During the diagnostic odyssey, Danny spent many restless and sleepless nights in searching PubMed for any recent cases with symptoms similar to his sons and eventually came across the NIH’s Undiagnosed Diseases Network (UDN), which gave a light of hope to the demoralized family. As soon as Danny discovered about the NIH’s Diseases Network, he gathered all the medical documents of both his sons and submitted the application. The submitted application in late 2015 got accepted a year later in December 2016 and they got their first appointment in early 2017 at the UDN site at Stanford. At Stanford, the boys had gone through whole-genome sequencing and some series of examinations which came back with inconclusive results. Finally, in February 2018, the family received some conclusive results which explained that the two boys suffer from MEPAN syndrome with pathogenic mutations in MECR gene.

  • MEPAN means Mitochondrial Enoyl CoA reductase Protein-Associated Neurodegeneration
  • MEPAN syndrome is a rare genetic neurological disorder
  • MEPAN syndrome is associated with symptoms of ataxia, optic atrophy and dystonia
  • The wild-type MECR gene encodes a mitochondrial protein which is involved in metabolic processes
  • The prevalence rate of MEPAN syndrome is 1 in 1 million
  • Currently, there are 17 patients of MEPAN syndrome worldwide

The symptoms of Carson and Chase of an early onset of motor development with no appropriate biomarkers and T-2 hyperintensity in the basal ganglia were matching with the seven known MEPAN patient at that time. The agonizing journey of five years concluded with diagnosis of rare genetic disorder.

Despite the advances in genetic testing and their low-cost, there are many families which still suffer and left undiagnostic for long years. To shorten the diagnostic journey of undiagnosed patients, the whole-exome and whole-genome sequencing can be used as a primary tool. There is need of more research to find appropriate treatments of genetic disorders and therapies to reduce the suffering of the patients and families. It is necessary to fill the gap between the researchers and clinicians to stimulate the development in diagnosis, treatment and drug development for rare genetic disorders.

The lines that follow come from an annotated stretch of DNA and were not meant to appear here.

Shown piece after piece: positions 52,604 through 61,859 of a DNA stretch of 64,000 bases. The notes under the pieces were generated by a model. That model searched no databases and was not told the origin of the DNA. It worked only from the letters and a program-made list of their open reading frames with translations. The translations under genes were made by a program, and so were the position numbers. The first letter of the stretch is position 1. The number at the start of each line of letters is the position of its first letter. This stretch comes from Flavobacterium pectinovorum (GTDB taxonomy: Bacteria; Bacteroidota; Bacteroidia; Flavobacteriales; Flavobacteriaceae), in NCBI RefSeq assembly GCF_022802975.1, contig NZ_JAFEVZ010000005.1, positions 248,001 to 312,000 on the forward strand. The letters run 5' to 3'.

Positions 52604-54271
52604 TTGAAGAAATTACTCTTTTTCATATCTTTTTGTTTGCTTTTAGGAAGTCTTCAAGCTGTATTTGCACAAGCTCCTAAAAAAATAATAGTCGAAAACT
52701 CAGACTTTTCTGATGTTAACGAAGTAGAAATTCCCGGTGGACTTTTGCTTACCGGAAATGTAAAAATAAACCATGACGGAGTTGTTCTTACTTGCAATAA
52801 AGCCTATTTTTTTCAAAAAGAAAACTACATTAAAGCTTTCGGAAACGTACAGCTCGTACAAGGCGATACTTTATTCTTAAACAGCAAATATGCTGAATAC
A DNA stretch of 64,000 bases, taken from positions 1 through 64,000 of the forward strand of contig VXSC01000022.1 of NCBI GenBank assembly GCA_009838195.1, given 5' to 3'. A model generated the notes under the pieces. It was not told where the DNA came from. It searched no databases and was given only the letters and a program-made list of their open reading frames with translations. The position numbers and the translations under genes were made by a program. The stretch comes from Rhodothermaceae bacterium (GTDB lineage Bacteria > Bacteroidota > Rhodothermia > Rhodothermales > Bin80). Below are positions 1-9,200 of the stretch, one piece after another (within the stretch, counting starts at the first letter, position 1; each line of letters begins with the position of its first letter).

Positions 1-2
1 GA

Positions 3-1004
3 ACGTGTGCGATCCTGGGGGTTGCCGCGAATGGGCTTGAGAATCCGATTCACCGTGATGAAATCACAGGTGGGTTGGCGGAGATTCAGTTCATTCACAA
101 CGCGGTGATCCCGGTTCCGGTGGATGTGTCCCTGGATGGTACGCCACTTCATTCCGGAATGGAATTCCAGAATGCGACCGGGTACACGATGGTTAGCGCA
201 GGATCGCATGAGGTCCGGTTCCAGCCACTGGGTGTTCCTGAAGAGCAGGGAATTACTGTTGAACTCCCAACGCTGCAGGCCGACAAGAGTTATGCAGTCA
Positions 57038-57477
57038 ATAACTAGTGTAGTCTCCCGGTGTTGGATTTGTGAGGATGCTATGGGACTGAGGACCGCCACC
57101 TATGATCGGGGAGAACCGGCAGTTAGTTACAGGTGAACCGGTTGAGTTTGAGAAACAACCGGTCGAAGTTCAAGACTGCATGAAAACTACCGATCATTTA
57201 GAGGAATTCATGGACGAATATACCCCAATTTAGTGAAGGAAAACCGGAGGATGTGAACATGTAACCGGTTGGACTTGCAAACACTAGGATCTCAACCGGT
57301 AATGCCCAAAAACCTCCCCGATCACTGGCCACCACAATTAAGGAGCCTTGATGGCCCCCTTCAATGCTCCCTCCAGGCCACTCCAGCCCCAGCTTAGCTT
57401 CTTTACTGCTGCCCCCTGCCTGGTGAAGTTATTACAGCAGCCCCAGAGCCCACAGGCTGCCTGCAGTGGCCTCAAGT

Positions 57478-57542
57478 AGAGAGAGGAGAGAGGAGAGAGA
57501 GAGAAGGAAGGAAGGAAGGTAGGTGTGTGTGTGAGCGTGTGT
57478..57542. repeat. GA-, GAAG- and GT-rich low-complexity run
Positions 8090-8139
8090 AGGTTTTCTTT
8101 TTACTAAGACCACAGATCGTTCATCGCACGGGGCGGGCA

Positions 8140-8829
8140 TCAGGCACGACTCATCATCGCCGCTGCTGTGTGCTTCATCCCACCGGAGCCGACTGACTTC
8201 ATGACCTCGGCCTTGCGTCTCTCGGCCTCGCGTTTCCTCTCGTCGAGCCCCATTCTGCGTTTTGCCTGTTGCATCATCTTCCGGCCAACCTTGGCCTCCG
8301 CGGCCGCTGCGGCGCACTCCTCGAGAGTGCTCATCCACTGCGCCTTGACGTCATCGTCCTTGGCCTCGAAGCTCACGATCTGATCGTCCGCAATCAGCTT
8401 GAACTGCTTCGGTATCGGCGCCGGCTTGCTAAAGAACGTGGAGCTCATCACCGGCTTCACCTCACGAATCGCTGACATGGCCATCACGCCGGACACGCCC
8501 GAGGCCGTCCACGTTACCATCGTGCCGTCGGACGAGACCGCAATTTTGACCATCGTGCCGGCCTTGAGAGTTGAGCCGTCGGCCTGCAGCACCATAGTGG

The family started a foundation named “MEPAN Foundation” (https://www.mepan. org) to reach out to the world to educate people about the mutation in MECR gene. By creating awareness among the communities, clinicians, and researchers worldwide, the patients having rare genetic disorder can come closer and share their information to improve their condition and quality of life.

Reference: Danny Miller, The diagnostic odyssey: our family’s story, The American Journal of Human Genetics, Volume 108, Issue 2, 2021, Pages 217-218, ISSN 0002-9297, https://doi.org/10.1016/j.ajhg.2021.01.003 (https://www.sciencedirect.com/science/article/pii/S0002929721000033)

Sources:

https://www.variantyx.com/2020/02/26/in-silico-panel-expansion/

https://www.orpha.net/consor/cgi-bin/OC_Exp.php?lng=EN&Expert=508093

https://www.mepan. org

Other related articles were published in this Open Access Online Scientific Journal, including the following:

Effect of mitochondrial stress on epigenetic modifiers

Larry H. Bernstein, MD, FCAP, Curator, LPBI

https://pharmaceuticalintelligence.com/2016/05/07/effect-of-mitochondrial-stress-on-epigenetic-modifiers/

The Three Parent Technique to Avoid Mitochondrial Disease in Embryo

Reporter and Curator: Dr. Sudipta Saha, Ph.D.

https://pharmaceuticalintelligence.com/2016/10/07/the-three-parent-technique-to-avoid-mitochondrial-disease-in-embryo/

New Insights into mtDNA, mitochondrial proteins, aging, and metabolic control